Above: St. Catharine College President William D. Huston, center, addresses an overflow crowd of 1,400 during Commencement held in Lourdes Hall on May 14. A total of 122 graduates were conferred during the ceremony.
It was St. Catharine College history in the making Saturday morning as an overflow crowd of 1,400 packed Lourdes Gym to witness a record 122 graduates receive their diplomas. As if that wasn’t enough on this historic day, the college also presented a very special honor for the first time.
The ceremony started at 11 a.m. as the processional got under way with music provided by the Nelson County High School Band under the direction of Marc Monroe. Father Ben Brown led everyone in the invocation, followed by the National Anthem, performed by junior English major Catherine Bohn.
Dr. Maria Ciriello, O.P., with the Dominican Sisters of Peace, greeted the crowd and introduced SCC President William D. Huston.
“The class of 2011 is our biggest ever,” said Huston. “We’ve seen a 22-percent increase in our graduating class over last year. We’ve made tremendous strides over the past decade – from being a junior college, to starting our Bachelor programs six years ago, to being able to offer graduate degrees starting in our next academic year.”
President Huston then introduced the keynote speaker, the Honorable Elaine L. Chao.
“It is a privilege to be here with you, the St. Catharine College graduates of 2011, on this day which formally recognizes and commemorates your academic achievement,” Chao said. “You worked hard for it, it is yours forever and you should be very proud…Life, and careers, will not always go according to plan…Never forget this time in America and learn its lessons. And as important - be ever mindful that America has always, always come back from adversity and advanced to become stronger and more prosperous than ever. That’s because there is an indomitable spirit in this country. And there is an indomitable spirit here today, in St. Catharine’s Class of 2011…In this first year of the second decade of the twenty-first century, St. Catharine is sending you forth into a world marked by historic challenges, opportunity and potential. Embrace it with gusto, grace, purpose and an abundance of faith and good humor. Those last two, especially, will serve you well. Good luck and God bless.”
Next, Dr. Robert Slocum, Dean of the School of Arts and Sciences, Dr. David Arnold, Dean of the School of professional Studies, and Dr. Harry Nickens, Dean of the School of Health and Human Sciences, presented the graduate candidates, who each made their way across the stage to receive their diplomas from President Huston. After making their way back to their respective spots, President Huston addressed the Class of 2011.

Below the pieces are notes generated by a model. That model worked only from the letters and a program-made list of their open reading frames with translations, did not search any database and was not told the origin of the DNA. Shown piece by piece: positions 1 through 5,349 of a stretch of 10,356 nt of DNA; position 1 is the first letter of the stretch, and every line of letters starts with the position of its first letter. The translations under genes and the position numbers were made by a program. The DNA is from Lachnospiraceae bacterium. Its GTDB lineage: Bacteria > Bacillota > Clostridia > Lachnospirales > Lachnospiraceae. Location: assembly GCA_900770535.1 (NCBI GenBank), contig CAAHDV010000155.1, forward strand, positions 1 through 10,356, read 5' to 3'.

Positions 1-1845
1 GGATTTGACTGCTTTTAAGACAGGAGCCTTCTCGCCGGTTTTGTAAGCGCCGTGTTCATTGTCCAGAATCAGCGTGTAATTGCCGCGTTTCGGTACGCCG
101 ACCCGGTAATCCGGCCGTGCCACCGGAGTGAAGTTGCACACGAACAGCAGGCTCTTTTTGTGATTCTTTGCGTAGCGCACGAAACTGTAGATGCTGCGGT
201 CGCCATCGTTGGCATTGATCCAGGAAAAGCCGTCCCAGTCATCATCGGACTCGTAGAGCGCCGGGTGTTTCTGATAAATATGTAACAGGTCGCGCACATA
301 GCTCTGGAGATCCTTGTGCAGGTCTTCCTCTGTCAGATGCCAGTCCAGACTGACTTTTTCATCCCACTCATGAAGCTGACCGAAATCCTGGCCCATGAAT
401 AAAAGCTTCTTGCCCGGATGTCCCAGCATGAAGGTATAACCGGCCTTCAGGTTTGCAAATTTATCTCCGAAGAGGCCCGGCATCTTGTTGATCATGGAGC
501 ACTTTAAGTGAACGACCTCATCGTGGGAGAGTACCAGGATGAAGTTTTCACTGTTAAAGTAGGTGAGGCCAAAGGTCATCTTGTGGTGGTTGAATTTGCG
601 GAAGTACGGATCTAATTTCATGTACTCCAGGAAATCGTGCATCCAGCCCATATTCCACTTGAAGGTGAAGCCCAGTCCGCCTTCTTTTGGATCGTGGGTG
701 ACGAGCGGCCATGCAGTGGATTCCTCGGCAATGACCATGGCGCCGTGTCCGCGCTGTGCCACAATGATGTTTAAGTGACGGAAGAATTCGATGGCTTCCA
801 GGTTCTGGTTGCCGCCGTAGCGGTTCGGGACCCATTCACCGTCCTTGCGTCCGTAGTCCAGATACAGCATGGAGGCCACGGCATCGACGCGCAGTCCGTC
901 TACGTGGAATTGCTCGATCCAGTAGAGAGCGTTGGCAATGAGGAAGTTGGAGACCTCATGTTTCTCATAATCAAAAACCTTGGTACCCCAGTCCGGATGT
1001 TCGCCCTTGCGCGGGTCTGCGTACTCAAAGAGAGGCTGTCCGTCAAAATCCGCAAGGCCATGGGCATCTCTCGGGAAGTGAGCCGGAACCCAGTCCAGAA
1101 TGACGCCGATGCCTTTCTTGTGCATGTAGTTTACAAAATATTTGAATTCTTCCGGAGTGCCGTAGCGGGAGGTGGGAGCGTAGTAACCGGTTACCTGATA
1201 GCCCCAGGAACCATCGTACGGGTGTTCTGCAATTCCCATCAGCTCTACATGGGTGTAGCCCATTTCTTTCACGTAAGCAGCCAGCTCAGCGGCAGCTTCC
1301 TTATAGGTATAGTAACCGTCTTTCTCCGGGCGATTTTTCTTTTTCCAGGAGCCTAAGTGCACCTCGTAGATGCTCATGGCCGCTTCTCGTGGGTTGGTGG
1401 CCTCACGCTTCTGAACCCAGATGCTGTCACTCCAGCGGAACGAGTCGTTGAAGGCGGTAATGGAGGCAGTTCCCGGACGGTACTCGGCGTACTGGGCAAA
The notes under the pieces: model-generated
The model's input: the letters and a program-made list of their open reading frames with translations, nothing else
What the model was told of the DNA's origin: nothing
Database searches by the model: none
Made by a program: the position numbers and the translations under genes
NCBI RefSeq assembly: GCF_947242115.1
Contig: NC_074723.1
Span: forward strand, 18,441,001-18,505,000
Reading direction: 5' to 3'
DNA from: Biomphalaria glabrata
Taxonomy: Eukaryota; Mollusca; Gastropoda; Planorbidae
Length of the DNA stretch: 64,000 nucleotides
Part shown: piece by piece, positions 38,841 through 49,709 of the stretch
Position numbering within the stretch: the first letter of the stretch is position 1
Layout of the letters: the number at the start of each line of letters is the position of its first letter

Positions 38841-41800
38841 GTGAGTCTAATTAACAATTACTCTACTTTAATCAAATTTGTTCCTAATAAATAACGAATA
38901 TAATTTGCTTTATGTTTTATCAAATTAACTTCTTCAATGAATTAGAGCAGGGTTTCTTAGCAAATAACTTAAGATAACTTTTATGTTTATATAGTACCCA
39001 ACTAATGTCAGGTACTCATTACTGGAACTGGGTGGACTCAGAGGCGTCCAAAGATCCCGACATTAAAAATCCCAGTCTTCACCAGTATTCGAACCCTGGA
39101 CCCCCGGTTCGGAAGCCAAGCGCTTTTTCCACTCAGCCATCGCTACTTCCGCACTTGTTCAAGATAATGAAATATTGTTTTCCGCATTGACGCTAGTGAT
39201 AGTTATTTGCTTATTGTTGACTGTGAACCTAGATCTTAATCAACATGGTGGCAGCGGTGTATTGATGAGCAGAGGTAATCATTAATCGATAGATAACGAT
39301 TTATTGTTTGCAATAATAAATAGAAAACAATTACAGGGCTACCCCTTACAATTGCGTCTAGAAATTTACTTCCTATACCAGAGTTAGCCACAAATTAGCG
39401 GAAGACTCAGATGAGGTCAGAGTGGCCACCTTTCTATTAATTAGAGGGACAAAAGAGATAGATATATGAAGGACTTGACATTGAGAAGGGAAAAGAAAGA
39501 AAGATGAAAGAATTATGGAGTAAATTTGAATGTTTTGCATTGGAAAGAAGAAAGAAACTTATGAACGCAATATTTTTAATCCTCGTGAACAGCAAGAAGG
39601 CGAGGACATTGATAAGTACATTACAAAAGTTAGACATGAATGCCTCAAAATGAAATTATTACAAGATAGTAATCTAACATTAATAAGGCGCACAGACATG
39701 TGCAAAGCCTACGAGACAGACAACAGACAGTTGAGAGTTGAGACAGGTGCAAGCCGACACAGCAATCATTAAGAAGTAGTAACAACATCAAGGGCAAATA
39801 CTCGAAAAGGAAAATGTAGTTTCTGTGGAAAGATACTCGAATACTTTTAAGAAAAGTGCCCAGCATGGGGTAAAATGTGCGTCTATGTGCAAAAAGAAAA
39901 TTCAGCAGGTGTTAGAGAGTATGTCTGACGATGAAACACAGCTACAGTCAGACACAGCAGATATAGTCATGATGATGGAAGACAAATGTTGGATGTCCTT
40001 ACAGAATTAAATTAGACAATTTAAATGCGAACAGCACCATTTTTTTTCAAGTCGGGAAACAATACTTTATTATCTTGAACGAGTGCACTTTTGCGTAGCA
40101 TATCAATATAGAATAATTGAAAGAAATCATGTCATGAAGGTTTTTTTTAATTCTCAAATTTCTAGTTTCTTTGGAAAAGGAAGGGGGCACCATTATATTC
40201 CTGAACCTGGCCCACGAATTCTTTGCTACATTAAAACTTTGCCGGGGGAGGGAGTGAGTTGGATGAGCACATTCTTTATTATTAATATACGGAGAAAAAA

“Upon the authority of the Board of Trustees of St. Catharine College, I hereby confer upon you the degree which you have earned with all the rights, privileges and responsibilities which thereunto pertain," said Huston. “You may now move your tassels to the left, congratulations”
But the final degree to be presented on the day was history unto itself. President Huston called Secretary Chao back to the podium and bestowed upon her the first-ever honorary doctorate degree from St. Catharine College, through special arrangement by Dr. Don Giles, SCC’s Vice-President for Academic Affairs.
Above: St. Catharine College President William D. Huston, left, presents Elaine Chao with the first-ever honorary doctorate degree from SCC. Chao, U.S. Secretary of Labor from 2001-2009, was the keynote speaker for the college's 79th commencement exercise held May 14.
After closing remarks from President Huston, the new college graduates filed out of the gym ready to see the world from a whole new perspective.
After the ceremony, President Huston took Secretary Chao on a personal tour of the Richard S. Hamilton Health and Science Building.
“She said she wanted to see where the students studied,” added Huston. “We went to the third floor and toured the labs.”
After exiting the Hamilton Building, Chao noticed the Spalding Student and Community Center down the hill. President Huston told her that was where the reception was taking place. Despite having a 1 p.m. deadline to make another appointment later in the day, Chao made time to go to the reception and greeted guests and posed for pictures, extending her stay until 2 p.m.
“That was very thoughtful of her, that she was so caught up in the moment to extend her stay on campus,” Huston said.
When all was said and done after the nearly 70-minute ceremony, it was evident that an important chapter in St. Catharine College history had been closed, as the Class of 2011 made the transition from being students to alumni.